Duration:00:46:37

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Inheritance of Transcriptional Memory by Mitotic Bookmarking (Sheila Teves)

10/19/2023
In this episode of the Epigenetics Podcast, we caught up with Sheila Teves from the University of British Columbia to talk about her work on the inheritance of transcriptional memory by mitotic bookmarking. Early in her research career, Sheila Teves focused on the impact of nucleosomes on torsional stress and gene regulation. She also highlights the development of a genome-wide approach to measure torsional stress and its relationship to nucleosome dynamics and RNA polymerase regulation. The conversation then shifts to her focus on transcriptional memory and mitotic bookmarking during her postdoc in the Tijan lab. She explores the concept of mitotic bookmarking, whereby certain transcription factors remain bound to their target sites during mitosis, facilitating efficient reactivation of transcription after cell division. She discusses her findings on the behavior of transcription factors on mitotic chromosomes, challenging the notion that they are excluded during mitosis. She also discusses the differences in binding behavior between the general transcription factor TBP and other transcription factors. Finally, the effect of formaldehyde fixation on the potential to find transcription factors bound to mitotic chromosomes is discussed. References Teves, S., Henikoff, S. Transcription-generated torsional stress destabilizes nucleosomes. Nat Struct Mol Biol 21, 88–94 (2014). https://doi.org/10.1038/nsmb.2723 Sheila S Teves, Luye An, Anders S Hansen, Liangqi Xie, Xavier Darzacq, Robert Tjian (2016) A dynamic mode of mitotic bookmarking by transcription factors eLife 5:e22280. https://doi.org/10.7554/eLife.22280 Sheila S Teves, Luye An, Aarohi Bhargava-Shah, Liangqi Xie, Xavier Darzacq, Robert Tjian (2018) A stable mode of bookmarking by TBP recruits RNA polymerase II to mitotic chromosomes eLife 7:e35621. https://doi.org/10.7554/eLife.35621 Kwan, J. Z. J., Nguyen, T. F., Uzozie, A. C., Budzynski, M. A., Cui, J., Lee, J. M. C., Van Petegem, F., Lange, P. F., & Teves, S. S. (2023). RNA Polymerase II transcription independent of TBP in murine embryonic stem cells. eLife, 12, e83810. https://doi.org/10.7554/eLife.83810 Price, R. M., Budzyński, M. A., Shen, J., Mitchell, J. E., Kwan, J. Z. J., & Teves, S. S. (2023). Heat shock transcription factors demonstrate a distinct mode of interaction with mitotic chromosomes. Nucleic acids research, 51(10), 5040–5055. https://doi.org/10.1093/nar/gkad304 Related Episodes In Vivo Nucleosome Structure and Dynamics (Srinivas Ramachandran) From Nucleosome Structure to Function (Karolin Luger) Structural Analysis of Nucleosomes During Transcription (Lucas Farnung) Contact Epigenetics Podcast on Twitter Epigenetics Podcast on Instagram Epigenetics Podcast on Mastodon Active Motif on Twitter Active Motif on LinkedIn Email: podcast@activemotif.com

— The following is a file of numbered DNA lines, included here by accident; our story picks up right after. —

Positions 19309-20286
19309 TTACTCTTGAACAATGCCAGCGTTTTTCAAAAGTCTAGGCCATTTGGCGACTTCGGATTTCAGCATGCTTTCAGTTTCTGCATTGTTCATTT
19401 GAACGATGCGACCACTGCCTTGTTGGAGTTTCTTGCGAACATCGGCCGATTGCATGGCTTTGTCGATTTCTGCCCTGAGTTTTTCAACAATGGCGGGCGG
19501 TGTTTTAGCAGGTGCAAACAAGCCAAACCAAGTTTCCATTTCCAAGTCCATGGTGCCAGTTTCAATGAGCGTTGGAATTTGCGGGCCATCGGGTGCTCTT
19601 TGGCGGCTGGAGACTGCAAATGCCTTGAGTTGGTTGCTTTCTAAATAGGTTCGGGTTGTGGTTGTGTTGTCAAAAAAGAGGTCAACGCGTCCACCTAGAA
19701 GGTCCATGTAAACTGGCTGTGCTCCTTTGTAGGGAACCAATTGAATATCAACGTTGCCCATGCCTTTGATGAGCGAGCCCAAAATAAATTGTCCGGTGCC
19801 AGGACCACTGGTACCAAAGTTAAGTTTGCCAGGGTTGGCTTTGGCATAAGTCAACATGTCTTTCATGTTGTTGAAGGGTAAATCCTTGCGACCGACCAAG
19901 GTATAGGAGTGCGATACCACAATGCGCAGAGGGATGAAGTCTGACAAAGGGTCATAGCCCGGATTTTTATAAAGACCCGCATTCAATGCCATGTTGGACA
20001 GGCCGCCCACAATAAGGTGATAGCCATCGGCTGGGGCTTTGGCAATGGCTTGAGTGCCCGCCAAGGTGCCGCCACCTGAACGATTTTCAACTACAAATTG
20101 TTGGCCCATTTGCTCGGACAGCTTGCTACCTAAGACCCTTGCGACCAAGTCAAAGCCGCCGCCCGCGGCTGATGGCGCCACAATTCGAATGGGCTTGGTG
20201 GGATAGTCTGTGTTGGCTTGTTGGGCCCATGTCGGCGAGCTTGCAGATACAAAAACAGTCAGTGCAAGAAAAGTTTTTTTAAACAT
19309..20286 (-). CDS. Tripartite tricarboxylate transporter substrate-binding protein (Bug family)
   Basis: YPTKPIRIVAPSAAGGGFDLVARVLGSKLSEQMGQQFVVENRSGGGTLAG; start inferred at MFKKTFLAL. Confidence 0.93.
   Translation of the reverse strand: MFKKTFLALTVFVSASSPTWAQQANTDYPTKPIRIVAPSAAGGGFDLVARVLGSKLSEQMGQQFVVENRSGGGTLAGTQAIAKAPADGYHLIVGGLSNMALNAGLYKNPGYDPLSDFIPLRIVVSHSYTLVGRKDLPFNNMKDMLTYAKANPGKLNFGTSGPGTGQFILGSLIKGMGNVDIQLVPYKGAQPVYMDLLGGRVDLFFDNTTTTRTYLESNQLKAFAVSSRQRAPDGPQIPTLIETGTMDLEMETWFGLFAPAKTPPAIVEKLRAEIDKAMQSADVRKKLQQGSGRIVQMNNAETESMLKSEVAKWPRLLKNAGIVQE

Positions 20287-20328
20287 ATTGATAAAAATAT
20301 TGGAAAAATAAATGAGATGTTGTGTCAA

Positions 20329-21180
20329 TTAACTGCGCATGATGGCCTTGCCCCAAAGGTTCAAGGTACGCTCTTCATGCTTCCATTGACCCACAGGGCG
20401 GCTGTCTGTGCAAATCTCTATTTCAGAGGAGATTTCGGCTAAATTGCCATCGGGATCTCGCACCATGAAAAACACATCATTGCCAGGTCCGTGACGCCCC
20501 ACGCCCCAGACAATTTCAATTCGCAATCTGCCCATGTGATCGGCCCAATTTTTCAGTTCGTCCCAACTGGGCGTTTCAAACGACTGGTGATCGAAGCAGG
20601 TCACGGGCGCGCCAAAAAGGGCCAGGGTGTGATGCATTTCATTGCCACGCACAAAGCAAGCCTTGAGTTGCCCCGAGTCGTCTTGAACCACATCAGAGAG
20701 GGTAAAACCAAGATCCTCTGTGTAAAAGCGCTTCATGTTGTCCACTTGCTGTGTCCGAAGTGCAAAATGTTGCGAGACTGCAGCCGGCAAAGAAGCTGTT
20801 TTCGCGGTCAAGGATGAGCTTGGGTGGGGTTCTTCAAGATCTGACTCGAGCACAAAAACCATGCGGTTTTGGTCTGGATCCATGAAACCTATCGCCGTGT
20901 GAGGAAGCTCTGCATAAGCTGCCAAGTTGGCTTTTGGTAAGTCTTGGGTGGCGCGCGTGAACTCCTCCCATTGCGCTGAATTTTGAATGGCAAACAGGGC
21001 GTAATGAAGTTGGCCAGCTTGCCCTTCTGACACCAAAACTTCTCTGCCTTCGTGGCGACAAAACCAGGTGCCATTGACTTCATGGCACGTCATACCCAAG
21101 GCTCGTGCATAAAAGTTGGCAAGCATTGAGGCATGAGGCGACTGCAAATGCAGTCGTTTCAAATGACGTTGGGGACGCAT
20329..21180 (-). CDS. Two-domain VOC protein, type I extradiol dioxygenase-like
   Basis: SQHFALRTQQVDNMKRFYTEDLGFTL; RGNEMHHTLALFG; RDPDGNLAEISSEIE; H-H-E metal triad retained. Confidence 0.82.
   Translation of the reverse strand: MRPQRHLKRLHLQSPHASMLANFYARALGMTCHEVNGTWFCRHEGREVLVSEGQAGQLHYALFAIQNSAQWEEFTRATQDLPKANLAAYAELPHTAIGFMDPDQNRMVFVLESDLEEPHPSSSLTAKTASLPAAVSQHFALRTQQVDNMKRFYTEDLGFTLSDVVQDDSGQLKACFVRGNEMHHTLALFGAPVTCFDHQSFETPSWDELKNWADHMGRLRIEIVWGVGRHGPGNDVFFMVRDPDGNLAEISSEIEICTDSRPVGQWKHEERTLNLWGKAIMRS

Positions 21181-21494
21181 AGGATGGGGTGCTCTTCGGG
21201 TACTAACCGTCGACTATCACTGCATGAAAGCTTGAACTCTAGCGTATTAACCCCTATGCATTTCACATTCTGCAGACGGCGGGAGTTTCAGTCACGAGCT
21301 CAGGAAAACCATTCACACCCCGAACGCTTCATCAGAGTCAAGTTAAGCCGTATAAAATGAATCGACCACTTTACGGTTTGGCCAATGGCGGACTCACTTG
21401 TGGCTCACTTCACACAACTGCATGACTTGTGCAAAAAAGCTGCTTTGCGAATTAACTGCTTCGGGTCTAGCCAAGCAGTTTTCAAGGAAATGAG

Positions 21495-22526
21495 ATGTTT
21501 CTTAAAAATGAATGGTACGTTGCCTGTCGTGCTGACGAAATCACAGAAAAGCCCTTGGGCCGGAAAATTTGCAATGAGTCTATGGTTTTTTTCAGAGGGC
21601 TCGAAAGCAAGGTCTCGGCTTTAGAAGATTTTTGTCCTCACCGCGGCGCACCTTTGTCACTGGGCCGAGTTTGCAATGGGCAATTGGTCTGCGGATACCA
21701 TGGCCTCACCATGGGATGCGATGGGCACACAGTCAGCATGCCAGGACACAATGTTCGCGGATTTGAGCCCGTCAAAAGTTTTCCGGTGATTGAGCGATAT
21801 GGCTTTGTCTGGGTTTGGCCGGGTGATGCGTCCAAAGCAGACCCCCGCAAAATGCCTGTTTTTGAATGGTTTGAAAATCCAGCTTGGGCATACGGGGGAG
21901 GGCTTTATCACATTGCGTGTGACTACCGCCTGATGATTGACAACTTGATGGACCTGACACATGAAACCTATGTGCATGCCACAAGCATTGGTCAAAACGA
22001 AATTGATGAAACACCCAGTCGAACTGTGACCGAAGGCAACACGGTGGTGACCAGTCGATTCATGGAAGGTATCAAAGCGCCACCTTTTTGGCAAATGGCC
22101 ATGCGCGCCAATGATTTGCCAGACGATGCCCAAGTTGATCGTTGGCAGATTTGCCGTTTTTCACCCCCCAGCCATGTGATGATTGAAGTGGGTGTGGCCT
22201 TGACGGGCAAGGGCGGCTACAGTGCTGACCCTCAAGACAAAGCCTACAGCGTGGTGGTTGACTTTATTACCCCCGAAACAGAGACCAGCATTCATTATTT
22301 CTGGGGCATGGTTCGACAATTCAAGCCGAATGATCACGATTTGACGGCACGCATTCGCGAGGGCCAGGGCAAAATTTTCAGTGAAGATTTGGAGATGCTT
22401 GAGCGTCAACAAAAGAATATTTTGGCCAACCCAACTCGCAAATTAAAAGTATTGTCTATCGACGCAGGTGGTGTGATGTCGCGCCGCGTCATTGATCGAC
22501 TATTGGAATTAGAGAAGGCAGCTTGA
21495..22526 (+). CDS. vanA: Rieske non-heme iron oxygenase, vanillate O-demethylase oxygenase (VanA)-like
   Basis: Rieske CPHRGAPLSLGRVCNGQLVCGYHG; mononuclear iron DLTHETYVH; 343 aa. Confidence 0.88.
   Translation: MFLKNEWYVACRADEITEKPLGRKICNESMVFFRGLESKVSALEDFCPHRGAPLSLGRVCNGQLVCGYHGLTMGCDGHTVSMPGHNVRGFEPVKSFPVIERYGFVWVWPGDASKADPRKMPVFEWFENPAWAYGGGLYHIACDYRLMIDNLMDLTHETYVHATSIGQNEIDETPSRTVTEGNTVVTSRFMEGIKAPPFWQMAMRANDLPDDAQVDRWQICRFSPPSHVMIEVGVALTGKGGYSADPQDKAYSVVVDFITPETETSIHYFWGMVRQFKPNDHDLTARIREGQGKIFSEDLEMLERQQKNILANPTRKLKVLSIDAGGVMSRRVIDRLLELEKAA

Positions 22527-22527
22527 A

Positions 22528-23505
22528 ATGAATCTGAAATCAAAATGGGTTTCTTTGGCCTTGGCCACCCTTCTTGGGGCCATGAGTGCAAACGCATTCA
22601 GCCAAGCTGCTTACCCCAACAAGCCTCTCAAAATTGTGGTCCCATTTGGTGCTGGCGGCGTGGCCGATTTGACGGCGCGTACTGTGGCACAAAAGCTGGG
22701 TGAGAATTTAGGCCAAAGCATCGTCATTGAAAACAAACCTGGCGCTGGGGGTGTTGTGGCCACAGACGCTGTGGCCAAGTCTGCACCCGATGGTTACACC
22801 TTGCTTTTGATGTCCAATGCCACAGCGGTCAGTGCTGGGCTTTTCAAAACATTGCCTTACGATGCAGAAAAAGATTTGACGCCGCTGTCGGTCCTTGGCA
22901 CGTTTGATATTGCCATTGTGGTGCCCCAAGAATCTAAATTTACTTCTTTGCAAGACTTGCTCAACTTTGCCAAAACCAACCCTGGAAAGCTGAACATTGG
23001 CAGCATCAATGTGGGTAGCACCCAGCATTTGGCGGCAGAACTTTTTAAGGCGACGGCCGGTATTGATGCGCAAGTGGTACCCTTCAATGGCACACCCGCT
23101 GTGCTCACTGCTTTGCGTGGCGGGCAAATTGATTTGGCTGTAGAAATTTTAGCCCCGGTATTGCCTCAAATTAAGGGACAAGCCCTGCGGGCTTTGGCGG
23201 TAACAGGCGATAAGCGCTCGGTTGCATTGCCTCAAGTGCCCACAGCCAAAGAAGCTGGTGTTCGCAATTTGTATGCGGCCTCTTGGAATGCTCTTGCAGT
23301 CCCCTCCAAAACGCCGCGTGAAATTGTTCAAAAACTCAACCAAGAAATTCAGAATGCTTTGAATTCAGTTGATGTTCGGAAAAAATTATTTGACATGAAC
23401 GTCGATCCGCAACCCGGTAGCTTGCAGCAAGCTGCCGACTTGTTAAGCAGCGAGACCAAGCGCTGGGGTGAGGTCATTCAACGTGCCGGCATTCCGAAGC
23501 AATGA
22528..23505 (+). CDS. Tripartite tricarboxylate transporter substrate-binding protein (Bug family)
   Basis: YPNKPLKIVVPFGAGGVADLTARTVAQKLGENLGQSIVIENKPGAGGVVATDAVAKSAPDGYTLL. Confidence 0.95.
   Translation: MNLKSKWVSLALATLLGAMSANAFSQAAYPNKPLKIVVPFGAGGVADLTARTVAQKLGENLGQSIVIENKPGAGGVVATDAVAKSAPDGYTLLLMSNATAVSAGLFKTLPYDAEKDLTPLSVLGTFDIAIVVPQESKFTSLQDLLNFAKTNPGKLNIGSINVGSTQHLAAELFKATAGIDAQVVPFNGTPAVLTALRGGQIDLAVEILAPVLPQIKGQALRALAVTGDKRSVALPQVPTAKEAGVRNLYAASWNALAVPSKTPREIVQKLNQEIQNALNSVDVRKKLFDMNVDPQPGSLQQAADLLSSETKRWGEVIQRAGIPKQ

Duration:00:45:35